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Could a Career as a Hospice Nurse Be Your Calling?

Hospice nurses care for patients who are nearing the end of life. The focus of hospice care is providing physical, emotional, and spiritual care to patients who are terminally ill. When patients have stopped life-prolonging medical treatments and the focus becomes managing the patient’s comfort, hospice nurses step in. End-of-life care requires nurses who are compassionate with both the patient and his or her family members. While hospice nursing can be a challenging field, it is often described as incredibly rewarding too.

Role of a hospice nurse

Hospice nurses do not work alone; they collaborate with other professionals, including physicians, chaplains, and social workers. Together, the holistic team works to meet the needs of terminally ill patients and their families. Hospice provides 24-hour availability to patients. Nurses work to manage the patient’s pain and provide support to the family. In order to meet the end-of-life needs of each individual patient, hospice nurses work to provide culturally sensitive care after conducting a cultural assessment of the patient and his family.

While providing compassionate care to terminally ill patients and their families is at the core of hospice nursing, hospice nurses also fulfill some non-bedside roles. This includes researching end-of-life care, providing professional education, and acting as advocates for the terminally ill and their families.

Hospice NurseHospice nurse qualifications

The vast majority of hospice nurses are registered nurses (RN) or licensed practical nurses (LPN) holding either an associate degree, bachelor’s degree, or master’s degree. A few colleges and universities– including NYU– have master’s degree programs that focus directly on hospice and palliative care. After completing two years of work in a hospice setting, nurses can take the Hospice and Palliative Nurses certification exam.

Most would agree that the qualifications of a good hospice nurse go beyond educational requirements. Hospice nurses must display the utmost integrity and compassion as patients and families navigate their way through an extremely emotional time. Hospices nurses should also display emotional maturity and stability while excelling in crisis situations.



Most hospice nurses are generalists, but some do choose to specialize in a particular area of hospice care. For example, some hospice nurses might prefer to focus on geriatric hospice care, while others specialize in oncology hospice care. Regardless of the specialty, however, the knowledge base for hospice nurses remains essentially the same. For example, hospice nurses in all specialties focus on loss and grief, end-of-life care, bereavement care, patient education, pain management, symptom management, ethical concerns, legal concerns, culturally sensitive care, and emotional and spiritual patient care.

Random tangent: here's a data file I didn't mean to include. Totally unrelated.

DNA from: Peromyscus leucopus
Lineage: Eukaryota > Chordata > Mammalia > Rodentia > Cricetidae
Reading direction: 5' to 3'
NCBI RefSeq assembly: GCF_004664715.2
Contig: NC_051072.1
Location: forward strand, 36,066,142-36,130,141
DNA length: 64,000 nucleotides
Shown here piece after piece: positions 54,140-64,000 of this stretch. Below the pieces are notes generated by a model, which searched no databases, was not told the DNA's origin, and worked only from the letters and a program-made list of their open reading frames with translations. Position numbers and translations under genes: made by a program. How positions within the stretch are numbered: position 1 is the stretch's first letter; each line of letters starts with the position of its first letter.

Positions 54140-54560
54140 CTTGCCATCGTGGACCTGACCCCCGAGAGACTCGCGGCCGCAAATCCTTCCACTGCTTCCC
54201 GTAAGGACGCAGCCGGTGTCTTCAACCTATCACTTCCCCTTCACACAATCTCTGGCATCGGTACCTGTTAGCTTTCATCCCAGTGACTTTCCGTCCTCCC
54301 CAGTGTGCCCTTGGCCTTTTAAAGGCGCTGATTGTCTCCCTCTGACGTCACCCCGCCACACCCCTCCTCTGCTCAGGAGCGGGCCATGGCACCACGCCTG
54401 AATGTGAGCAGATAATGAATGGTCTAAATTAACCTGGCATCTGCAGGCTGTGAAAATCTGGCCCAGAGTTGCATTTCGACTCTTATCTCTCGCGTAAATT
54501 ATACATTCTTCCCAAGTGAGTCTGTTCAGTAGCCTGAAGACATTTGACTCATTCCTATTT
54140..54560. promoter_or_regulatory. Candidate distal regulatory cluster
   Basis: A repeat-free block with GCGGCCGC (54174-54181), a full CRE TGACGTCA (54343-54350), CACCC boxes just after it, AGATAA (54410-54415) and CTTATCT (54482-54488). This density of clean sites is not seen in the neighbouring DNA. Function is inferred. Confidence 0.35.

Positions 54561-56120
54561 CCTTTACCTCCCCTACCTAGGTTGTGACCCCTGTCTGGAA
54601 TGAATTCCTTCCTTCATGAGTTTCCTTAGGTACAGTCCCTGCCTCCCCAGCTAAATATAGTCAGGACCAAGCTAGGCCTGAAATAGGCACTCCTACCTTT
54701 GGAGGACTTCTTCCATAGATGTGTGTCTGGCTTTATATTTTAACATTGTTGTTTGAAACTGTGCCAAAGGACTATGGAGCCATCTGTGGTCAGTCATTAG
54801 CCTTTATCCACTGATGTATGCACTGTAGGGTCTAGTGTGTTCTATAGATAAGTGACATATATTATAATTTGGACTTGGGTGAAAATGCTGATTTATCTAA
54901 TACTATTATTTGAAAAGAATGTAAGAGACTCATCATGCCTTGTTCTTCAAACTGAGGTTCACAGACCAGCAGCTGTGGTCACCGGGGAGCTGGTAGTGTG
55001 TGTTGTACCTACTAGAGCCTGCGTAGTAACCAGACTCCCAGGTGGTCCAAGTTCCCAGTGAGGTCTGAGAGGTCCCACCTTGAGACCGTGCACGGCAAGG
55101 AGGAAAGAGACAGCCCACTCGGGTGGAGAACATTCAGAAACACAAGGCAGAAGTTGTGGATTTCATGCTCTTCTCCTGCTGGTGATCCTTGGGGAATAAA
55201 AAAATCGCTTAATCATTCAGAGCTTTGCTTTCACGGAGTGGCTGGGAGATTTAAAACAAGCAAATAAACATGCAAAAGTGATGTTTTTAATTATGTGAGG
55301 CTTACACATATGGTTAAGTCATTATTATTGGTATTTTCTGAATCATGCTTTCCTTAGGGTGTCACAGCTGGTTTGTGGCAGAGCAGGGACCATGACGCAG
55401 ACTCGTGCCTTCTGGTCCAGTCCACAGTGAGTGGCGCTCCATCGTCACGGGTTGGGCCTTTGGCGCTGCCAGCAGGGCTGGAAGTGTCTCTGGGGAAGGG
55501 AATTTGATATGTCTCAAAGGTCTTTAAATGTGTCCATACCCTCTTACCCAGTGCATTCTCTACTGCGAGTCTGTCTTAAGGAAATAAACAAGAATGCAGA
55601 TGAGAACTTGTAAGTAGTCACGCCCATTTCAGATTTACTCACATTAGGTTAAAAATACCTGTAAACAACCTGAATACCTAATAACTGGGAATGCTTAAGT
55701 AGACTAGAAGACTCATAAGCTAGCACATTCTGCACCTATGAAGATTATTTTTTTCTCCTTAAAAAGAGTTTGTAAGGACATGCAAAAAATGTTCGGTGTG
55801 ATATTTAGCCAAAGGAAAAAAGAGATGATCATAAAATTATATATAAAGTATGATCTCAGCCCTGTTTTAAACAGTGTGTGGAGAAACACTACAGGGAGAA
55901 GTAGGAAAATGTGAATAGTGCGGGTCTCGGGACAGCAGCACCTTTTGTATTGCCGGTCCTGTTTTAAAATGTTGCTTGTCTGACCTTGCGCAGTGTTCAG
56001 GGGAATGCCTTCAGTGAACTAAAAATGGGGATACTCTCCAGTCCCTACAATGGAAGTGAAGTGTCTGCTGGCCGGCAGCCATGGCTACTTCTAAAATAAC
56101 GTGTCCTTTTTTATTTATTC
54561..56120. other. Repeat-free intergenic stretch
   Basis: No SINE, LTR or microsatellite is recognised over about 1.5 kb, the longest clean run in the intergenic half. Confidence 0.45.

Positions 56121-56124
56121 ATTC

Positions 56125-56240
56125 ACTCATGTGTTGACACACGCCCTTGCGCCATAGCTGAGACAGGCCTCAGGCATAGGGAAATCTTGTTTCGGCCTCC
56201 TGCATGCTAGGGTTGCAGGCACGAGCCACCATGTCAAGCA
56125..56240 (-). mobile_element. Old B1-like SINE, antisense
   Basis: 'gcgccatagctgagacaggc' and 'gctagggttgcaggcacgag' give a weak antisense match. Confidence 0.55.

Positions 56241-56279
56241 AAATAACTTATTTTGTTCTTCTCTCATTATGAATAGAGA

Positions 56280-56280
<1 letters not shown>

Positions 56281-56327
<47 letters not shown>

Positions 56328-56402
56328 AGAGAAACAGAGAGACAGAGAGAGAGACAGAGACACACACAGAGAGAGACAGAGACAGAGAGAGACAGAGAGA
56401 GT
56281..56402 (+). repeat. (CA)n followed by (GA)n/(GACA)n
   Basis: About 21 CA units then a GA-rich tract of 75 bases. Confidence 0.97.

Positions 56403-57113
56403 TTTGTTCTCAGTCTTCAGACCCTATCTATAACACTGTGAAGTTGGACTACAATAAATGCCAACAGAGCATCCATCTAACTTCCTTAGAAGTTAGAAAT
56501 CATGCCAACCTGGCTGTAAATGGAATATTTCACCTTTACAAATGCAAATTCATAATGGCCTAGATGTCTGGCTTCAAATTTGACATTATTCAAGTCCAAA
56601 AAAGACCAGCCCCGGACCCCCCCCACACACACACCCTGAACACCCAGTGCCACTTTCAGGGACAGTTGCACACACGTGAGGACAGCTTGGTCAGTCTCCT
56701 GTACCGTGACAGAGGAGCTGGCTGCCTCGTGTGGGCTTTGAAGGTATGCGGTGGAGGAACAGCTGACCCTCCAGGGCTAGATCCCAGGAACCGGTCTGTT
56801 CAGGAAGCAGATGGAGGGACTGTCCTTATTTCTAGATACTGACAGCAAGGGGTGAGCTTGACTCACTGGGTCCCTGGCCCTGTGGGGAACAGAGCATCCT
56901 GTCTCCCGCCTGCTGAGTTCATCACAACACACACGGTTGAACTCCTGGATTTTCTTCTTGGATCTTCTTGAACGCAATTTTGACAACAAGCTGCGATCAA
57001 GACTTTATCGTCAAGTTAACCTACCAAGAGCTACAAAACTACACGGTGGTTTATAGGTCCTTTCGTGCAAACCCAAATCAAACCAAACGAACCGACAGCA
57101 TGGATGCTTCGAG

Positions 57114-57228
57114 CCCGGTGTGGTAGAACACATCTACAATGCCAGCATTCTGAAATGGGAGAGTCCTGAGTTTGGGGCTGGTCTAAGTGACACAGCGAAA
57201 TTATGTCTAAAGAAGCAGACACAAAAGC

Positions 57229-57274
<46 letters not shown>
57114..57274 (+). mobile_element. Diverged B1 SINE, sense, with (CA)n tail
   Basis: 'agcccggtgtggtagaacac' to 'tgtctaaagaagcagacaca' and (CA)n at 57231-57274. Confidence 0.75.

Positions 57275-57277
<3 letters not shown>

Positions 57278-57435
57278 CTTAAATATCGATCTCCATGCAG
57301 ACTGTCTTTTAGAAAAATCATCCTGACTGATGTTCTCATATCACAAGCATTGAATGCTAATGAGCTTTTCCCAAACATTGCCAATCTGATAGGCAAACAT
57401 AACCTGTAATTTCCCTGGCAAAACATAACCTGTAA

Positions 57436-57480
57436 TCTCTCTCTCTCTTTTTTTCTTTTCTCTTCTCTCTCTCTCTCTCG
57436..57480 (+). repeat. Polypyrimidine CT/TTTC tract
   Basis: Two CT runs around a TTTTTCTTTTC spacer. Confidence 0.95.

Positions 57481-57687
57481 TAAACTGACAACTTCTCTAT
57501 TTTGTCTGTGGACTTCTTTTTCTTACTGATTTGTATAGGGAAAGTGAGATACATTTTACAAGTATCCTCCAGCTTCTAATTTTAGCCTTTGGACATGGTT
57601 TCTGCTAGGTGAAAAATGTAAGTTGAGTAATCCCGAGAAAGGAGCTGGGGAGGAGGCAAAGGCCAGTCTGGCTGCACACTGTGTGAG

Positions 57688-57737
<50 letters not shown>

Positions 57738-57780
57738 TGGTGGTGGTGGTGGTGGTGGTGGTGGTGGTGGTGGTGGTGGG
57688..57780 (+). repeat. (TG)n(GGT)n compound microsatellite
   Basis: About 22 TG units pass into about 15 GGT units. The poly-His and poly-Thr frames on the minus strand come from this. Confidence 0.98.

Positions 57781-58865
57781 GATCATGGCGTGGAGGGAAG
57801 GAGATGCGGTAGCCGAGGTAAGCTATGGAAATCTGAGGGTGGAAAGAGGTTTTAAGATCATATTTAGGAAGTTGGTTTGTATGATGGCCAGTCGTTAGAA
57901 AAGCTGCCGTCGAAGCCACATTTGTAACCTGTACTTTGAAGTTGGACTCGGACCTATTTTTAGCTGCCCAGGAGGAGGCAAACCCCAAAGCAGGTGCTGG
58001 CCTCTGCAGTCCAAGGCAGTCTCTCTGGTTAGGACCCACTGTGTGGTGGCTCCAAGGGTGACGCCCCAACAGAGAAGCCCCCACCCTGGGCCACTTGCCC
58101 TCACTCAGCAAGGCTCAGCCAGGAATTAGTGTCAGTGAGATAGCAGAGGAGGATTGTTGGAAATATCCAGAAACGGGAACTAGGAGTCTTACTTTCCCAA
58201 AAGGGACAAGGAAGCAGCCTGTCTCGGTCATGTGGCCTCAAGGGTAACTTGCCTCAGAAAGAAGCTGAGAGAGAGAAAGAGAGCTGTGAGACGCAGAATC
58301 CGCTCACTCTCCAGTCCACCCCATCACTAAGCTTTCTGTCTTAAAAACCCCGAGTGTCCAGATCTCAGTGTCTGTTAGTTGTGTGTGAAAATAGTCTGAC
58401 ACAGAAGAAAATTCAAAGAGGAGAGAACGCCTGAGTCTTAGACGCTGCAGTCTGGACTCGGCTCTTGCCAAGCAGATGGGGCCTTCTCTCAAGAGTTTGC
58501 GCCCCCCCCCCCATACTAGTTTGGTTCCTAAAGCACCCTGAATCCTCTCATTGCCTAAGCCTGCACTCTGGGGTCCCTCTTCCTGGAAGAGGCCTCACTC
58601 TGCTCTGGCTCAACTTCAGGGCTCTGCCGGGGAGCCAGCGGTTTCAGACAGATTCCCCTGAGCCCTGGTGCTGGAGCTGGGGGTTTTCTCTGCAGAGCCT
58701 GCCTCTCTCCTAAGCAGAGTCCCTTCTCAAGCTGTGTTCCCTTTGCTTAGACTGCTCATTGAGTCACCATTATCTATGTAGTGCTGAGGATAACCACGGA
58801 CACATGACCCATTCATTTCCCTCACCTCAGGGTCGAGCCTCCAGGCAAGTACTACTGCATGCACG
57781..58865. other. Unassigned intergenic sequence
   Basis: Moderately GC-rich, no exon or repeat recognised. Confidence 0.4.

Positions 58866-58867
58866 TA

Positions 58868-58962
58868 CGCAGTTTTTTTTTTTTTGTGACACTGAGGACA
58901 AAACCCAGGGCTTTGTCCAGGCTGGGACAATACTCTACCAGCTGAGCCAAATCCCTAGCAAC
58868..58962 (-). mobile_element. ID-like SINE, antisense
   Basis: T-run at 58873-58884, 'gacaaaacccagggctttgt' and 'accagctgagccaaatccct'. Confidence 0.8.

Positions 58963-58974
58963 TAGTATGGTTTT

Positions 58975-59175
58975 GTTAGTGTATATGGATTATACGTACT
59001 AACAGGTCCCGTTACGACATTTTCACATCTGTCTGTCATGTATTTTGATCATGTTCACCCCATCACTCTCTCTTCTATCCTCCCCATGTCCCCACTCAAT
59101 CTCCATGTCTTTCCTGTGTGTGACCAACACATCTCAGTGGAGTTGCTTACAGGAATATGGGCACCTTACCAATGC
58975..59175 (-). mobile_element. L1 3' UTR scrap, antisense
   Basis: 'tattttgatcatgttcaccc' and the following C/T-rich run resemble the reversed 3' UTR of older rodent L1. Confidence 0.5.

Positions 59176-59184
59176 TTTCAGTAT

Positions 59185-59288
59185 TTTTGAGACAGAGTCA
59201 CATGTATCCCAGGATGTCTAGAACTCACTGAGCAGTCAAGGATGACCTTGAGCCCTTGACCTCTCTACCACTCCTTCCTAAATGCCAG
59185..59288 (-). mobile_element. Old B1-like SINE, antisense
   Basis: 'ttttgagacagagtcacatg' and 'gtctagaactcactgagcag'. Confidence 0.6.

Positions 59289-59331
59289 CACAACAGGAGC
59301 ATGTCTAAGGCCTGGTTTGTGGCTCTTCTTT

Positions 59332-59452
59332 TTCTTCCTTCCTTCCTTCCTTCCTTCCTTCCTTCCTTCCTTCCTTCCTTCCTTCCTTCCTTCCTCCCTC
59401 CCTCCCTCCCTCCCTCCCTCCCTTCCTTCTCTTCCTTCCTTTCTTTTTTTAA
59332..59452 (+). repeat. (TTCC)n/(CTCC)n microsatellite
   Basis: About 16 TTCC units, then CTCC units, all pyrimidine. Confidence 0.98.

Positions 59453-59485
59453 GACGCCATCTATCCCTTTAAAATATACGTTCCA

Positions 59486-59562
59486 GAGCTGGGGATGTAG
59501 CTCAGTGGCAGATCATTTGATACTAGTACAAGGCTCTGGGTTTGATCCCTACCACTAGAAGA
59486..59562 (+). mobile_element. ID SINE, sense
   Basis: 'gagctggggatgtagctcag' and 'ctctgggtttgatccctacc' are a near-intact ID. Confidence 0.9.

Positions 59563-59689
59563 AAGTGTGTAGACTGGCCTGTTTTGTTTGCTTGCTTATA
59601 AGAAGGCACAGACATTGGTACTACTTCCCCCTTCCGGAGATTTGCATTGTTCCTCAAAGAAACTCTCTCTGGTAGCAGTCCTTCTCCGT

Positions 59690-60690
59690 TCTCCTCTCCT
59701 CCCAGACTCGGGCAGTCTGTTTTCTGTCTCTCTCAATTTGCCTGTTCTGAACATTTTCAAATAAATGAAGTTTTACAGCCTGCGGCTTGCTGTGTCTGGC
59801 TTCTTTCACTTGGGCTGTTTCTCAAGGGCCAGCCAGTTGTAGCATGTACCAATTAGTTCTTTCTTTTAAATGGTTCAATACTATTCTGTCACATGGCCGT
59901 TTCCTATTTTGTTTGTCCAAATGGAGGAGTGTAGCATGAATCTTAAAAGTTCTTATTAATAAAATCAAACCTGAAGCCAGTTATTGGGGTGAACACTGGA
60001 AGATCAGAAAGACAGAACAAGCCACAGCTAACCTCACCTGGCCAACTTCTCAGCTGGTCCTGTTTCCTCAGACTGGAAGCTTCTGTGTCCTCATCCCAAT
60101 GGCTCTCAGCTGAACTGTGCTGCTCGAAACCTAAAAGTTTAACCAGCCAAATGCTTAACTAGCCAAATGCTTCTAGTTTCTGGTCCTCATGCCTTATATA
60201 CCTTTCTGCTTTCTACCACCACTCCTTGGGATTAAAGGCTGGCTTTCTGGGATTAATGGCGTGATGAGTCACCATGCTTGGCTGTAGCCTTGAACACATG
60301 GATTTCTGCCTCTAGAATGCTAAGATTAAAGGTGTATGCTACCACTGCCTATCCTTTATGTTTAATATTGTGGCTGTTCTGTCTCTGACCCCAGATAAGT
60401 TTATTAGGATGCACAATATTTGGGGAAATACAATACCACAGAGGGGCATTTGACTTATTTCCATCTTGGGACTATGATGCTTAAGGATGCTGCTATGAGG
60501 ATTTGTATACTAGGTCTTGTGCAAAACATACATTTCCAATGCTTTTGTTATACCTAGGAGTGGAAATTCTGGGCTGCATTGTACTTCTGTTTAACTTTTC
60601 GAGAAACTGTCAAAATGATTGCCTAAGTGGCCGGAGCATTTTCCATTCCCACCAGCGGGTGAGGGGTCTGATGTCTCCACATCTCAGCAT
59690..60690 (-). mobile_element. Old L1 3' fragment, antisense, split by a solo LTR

Hospice nurse settings

Since many patients prefer to spend their final days in the comfort of their own homes, hospice care nurses often work at the homes of their terminally ill patients. Sometimes, hospice nurses work at in-patient hospice facilities. Other locations hospice nurses might work at include: hospitals and long-term care facilities, such as a nursing home or assisted-living facility.

Hospice nurse job outlook

Nurses who work with the elderly– including hospice care nurses– continue to grow in demand as the baby boomer population ages. Hospice care nurses can expect a competitive salary, typically comparable to other registered nurse positions. While salaries vary depending on education, location, and experience, the average salary for a registered nurse in 2013 was $66,220 annually.

Hospice nurses are among the most respected nurses in the field. They play a vital role in end-of-life care for both patients and their families, with duties ranging from the administration of medication to supporting families as they navigate the grief process. Currently, the demand for hospice nurses is high, and this trend is expected to continue for the forseeable future, with the aging baby boomer population and the increase in terminal illness rates. Contact us today for more information about this challenging yet incredibly rewarding nursing career.